Olympus is known all over the world, apart from its mythology, for its fauna and flora, since it is considered as one of the top-ranking and most rare ecosystems on earth, which are under the protection of the international community. The National Park has a diversity of more than 1.800 species of plants, 23 of which – mainly flowers – grow only on the gods’ mountain and nowhere else on the planet. There is also a wide range of fauna, however many of the mammals and birds of prey are endangered species. The global value of the natural heritage of Olympus has been acknowledged by UNESCO, which has incorporated it, since 1981, in the Biosphere World Reserves ecosystems, which belong to the world heritage. The European Union has also included Olympus in the “Important for its Bird-fauna Areas of the European Community”.

The National Park of Olympus, which was the first to be established in Greece (1937) and one of the oldest ones in the world. Its foundation aimed at the conservation of the natural environment, the fauna and the flora of the Park, through human interference.

The core of the National Park occupies an area of 44.500 1,000m2, on the eastern side of the mountain, enclosing Enipeas river and the gully of Mavrologgos, beginning at an altitude of 600m, reaching up the Skolio – Mytikas – Stefani ridge.


The flowers of Olympus are renowned, the mountain being a famous place of study for botanists from all over the world.

The flowers of Olympus are identified by the international names, which are registered in the European Flora list (Flora Europaea). A registered sign of the mountain is a purple flower, Jankaea Heldreichii, which grows among the rocks and can only be found on Olympus. It was named after the pioneer German botanist Th. von Heldreich, who discovered several plants during their excursions on Olympus, in mid 19th century. Many of the mountain’s endemic flowers were given by researcher botanists the names of places and mythological characters of Olympus, in order to emphasize their unique origin. As a result, wondering around on Olympus, especially early in the summer, one can meet gods’ Potentilla (Potentilla Deorum), Dionysus` Silini (Silene Dionysii), Erussimo the Olympic (Erysimum Olympicum), Ligoustiko the Olympic (Ligusticum Olympicum), Veroniki the Thessalic (Veronica Thessalica), Centavria of Litohoron (Centaurea Litochorea), Poa the Thessalic (Poa Thessala) and others.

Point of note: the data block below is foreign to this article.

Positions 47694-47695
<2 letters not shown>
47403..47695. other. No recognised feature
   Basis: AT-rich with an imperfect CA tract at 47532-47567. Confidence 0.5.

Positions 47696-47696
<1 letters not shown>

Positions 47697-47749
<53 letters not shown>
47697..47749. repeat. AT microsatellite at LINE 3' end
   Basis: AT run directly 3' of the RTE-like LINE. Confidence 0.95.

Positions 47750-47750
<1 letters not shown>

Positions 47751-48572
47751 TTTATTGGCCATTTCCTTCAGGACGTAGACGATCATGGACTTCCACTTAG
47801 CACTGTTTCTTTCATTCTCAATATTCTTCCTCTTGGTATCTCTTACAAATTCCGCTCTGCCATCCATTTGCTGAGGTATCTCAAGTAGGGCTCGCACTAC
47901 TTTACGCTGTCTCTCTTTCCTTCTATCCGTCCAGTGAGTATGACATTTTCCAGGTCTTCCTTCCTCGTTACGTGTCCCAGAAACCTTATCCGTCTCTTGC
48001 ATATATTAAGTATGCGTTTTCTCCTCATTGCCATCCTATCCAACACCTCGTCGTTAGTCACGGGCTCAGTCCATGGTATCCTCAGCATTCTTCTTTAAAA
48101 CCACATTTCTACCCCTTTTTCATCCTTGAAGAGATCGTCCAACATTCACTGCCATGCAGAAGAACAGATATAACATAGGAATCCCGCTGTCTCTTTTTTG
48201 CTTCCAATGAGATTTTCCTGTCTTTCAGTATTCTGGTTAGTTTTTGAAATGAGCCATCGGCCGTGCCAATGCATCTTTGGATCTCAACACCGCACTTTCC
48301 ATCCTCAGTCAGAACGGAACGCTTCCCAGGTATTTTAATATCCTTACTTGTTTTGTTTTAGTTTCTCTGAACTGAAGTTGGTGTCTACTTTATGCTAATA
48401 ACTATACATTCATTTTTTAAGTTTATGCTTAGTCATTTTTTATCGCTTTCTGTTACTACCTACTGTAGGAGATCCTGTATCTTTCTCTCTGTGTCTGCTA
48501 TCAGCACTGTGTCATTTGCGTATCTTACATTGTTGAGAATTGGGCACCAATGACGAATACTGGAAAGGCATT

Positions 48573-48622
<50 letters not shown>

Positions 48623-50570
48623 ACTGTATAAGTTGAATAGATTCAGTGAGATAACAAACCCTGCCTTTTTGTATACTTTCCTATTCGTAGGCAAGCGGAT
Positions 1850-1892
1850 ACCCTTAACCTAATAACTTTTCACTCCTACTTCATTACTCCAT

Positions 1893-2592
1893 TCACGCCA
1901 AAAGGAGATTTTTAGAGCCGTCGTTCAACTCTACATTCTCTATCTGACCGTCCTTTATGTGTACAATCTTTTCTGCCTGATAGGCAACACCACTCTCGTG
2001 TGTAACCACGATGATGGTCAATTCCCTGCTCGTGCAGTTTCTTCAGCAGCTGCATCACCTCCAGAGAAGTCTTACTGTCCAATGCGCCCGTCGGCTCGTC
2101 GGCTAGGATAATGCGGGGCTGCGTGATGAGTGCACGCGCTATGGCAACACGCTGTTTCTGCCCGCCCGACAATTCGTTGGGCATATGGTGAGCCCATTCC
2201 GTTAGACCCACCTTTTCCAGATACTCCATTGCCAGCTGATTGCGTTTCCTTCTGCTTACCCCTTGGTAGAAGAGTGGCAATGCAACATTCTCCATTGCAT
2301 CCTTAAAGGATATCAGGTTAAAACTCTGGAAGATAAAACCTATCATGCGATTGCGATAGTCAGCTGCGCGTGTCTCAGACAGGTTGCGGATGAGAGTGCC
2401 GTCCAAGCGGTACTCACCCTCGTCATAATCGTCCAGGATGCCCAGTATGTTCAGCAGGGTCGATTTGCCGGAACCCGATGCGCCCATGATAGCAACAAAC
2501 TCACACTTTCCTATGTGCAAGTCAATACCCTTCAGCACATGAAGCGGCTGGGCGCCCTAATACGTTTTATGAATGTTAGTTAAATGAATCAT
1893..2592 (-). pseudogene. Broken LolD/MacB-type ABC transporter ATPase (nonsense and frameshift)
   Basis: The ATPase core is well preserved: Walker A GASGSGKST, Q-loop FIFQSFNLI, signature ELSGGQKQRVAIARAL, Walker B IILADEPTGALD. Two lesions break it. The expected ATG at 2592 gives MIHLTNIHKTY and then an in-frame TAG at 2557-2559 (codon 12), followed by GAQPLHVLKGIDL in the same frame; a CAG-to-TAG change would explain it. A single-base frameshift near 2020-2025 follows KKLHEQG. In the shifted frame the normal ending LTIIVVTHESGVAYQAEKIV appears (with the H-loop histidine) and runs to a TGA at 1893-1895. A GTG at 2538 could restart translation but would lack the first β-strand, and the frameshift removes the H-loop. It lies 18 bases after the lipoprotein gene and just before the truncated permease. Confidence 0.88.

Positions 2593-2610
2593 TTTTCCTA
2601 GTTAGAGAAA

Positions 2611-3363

Olympus’ fauna is rich, although the bears and deers, which existed in the past, have been gone and the few renowned royal eagles are endangered with extinction, these birds which had been glorified by the traditional muse.

Almost all the mammals of the Greek forests can be found on Olympus, such as wolves (canis lupus), boars (capreolus capreolus), jackals (canis aureus), wild goats (rupicarta rupicarta), foxes (vulpes vulpes), wild boars (sus scrofa), badgers (meles meles), ferrets (martes foina), weasels (mustela nivalis), hares (lepus europaeus), squirrels (sciurus vulgaris) and others.

Several species of birds can be found on the slopes, the gullies and the clearings of Olympus. Birds of prey [golden eagles (aquila chrisaetos), royal eagles (hieraaetus pennatus), harrier eagles (gypaetus barbatus), vultures (gyps fulvus), peregrines (falco peregrinus), falcons (falconidae), falco biarmicus, buteo buteo, partridges, thrushes, cuckoos, horn-owls, bee-eaters, blackbirds (turdus merula), nightingales (luscinia megarynchos), orioles, woodpeckers (picidae), ravens (corvus corax) and others.

All species of Mediterranean reptiles live on Olympus (snakes, lizards, tortoises), a great variety of insects and the famous butterflies of Olympus which are worth watching at early summer, close to the gullies. Fortunately, conservation measures have recently deterred the multinational collectors from catching the Olympic butterfly.       

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